Figure 4 shows the photograph of the resultant LC cell under crossed Nicol polarizers and the polarization states of the incident and transmitted beams. The polarization direction of the irradiated linearly polarized UV beam in the photoalignment process is parallel to the transmission axis of the analyzer as shown in Figure 4(a). Therefore, the bright fields and the dark fields are 90° TN alignment and 0° planar alignment, respectively. The 0° planar alignment structure can be also fabricated. This is because the sufficient exposure dose to align the P6CB along the polarization direction of the irradiated UV beam in the behind substrates can be given by increasing the exposure dose to the empty glass cell. The transmittance of the 325 nm wavelength UV beam in the front P6CB substrate is approximately 30%; however, the transmittance increases gradually during UV irradiation. The alignment structures are different between the inside and the outside of the exposed spots because the transverse mode of the irradiated UV laser is TEM00 (i.e., an intensity distribution in accordance with a Gaussian function exists in the beam cross section). Figure 4(b) shows the polarization states of the incident and transmitted beams which through the spots are exposed at 235 mJ/cm2 (TN, the third spot from the left) and 525 mJ/cm2 (planar, the rightmost) in the photoalignment process. The polar plot represents the azimuthal distribution of the measured light intensity. The polarization azimuth of the probe beam which was transmitted through the TN alignment regions rotates 90°. Note that, the probe beam is not completely rotated 90° because the resultant LC cell does not strictly satisfy Morgan condition. Moreover, in the 0° planar alignment regions, the polarization states do not vary. These results indicate that the 90° TN and 0° planar alignment can be fabricated by one-step photoalignment method.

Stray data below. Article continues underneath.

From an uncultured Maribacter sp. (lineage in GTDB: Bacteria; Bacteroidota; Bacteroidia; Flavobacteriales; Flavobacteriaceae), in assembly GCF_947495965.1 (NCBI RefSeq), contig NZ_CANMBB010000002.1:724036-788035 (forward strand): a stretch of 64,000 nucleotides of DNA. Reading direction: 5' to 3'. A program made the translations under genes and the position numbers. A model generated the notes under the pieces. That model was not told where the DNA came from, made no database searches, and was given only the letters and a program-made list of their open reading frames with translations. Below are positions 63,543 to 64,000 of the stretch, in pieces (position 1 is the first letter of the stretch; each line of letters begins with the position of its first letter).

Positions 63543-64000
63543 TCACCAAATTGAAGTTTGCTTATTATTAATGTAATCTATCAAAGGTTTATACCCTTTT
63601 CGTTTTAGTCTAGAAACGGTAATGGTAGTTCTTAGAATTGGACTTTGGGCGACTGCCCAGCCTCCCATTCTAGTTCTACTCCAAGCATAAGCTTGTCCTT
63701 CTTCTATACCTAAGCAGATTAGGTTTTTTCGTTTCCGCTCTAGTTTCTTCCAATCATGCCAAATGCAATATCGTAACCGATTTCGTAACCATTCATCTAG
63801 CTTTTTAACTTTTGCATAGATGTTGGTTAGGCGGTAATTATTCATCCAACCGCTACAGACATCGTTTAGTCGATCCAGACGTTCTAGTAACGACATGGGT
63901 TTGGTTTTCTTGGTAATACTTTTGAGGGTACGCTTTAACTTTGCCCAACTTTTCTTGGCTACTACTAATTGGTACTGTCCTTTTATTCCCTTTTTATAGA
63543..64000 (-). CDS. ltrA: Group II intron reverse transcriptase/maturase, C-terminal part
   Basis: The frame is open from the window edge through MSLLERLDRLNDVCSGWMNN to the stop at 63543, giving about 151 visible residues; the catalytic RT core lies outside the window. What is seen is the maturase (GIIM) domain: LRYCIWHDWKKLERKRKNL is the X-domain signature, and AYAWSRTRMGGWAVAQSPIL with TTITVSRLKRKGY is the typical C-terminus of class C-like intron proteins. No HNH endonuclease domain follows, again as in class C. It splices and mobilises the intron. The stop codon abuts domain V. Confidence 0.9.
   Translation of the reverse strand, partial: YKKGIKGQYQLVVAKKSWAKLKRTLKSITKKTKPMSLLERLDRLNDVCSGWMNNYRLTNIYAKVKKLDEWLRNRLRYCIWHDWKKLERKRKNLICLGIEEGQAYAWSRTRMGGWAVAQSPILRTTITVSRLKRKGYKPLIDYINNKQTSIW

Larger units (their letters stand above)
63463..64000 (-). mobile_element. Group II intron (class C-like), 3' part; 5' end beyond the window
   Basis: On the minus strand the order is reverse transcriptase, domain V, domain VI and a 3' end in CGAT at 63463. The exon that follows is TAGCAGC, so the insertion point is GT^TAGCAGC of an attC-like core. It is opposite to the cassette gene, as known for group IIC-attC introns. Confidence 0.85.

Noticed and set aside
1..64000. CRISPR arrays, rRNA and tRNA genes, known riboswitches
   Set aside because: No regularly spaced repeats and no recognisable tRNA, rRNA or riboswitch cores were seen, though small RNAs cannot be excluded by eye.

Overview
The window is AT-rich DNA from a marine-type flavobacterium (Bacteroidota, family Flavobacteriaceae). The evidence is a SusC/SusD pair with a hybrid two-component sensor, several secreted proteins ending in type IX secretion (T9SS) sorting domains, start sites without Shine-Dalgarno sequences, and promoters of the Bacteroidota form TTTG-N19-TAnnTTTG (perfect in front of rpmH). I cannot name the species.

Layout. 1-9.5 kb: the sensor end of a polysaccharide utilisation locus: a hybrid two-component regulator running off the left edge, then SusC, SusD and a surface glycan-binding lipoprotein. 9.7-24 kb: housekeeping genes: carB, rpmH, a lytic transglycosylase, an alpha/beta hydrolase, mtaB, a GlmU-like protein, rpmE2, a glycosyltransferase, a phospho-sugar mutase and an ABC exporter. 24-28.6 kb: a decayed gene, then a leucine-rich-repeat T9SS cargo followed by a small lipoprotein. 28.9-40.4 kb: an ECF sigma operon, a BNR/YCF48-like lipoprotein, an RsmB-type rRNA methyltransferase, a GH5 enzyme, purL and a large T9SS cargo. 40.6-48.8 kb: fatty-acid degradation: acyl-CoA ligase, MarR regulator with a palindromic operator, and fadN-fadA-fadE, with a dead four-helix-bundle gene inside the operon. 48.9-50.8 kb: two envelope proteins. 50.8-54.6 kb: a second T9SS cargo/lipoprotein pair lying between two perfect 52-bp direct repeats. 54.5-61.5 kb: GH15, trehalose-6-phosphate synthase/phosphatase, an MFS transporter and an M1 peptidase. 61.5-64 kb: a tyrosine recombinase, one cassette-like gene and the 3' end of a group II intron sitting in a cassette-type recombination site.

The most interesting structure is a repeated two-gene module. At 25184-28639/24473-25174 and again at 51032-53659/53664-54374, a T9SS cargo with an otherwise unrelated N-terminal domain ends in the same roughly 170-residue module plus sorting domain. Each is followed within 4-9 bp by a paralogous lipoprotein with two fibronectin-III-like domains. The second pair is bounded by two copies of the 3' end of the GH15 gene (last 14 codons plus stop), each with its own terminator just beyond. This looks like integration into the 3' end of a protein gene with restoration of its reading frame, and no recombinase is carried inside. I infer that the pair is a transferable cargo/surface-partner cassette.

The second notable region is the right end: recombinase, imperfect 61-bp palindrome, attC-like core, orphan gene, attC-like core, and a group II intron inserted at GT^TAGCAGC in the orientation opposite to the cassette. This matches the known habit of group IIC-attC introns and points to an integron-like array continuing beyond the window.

Figure 4.

(a) Photograph of the resultant LC cell fabricated by one-step photoalignment under crossed Nicol polarizers. (b) Polarization states of the input and the output beams.

3. TN-LC gratings fabricated by one-step holographic photoalignment

3.1. Holographic photoalignment

LC gratings containing the TN alignment can be fabricated by extended to an interference exposure from the single beam one-step photoalignment described above. By exposure of the empty glass cell to UV interference beam in which polarization states are periodically modulated, LC gratings are fabricated accurately and efficiently. In the present study, three types of LC gratings, which hereafter referred to as the “continuous,” “binary,” and “planar TN,” are fabricated. These LC gratings are fabricated using the common two-beam interference optical system shown in Figure 5. The light source was He-Cd laser which was the same as that used in the previous experiment of the one-step photoalignment. The cross-sectional area of the beam was expanded to 0.04 cm2. The crossing angle was 0.3°, and the resultant modulation period of the electric field was 60 μm. The polarization states of the interfering beams were adjusted using the half-/quarter-wave plates. The intensity ratio of the interfering beams can be controlled by adjusting the polarization azimuth, which was an incident on the polarization beam splitter, using the half-wave plate. The one-step holographic photoalignment for the fabrication of the three types of LC gratings is described below individually. The empty glass cells used in the present experiment were the same as that described in Section 2.2. Moreover, the annealing process after the UV exposure and the injection process of nematic LCs were also the same.

Figure 5.

Optical system for two-beam interference exposure. NDF, M, PBS, and H/QWP represent the neutral-density filter, mirror, polarization beam splitter, and half-/quarter-wave plates.

3.1.1. Continuous LC gratings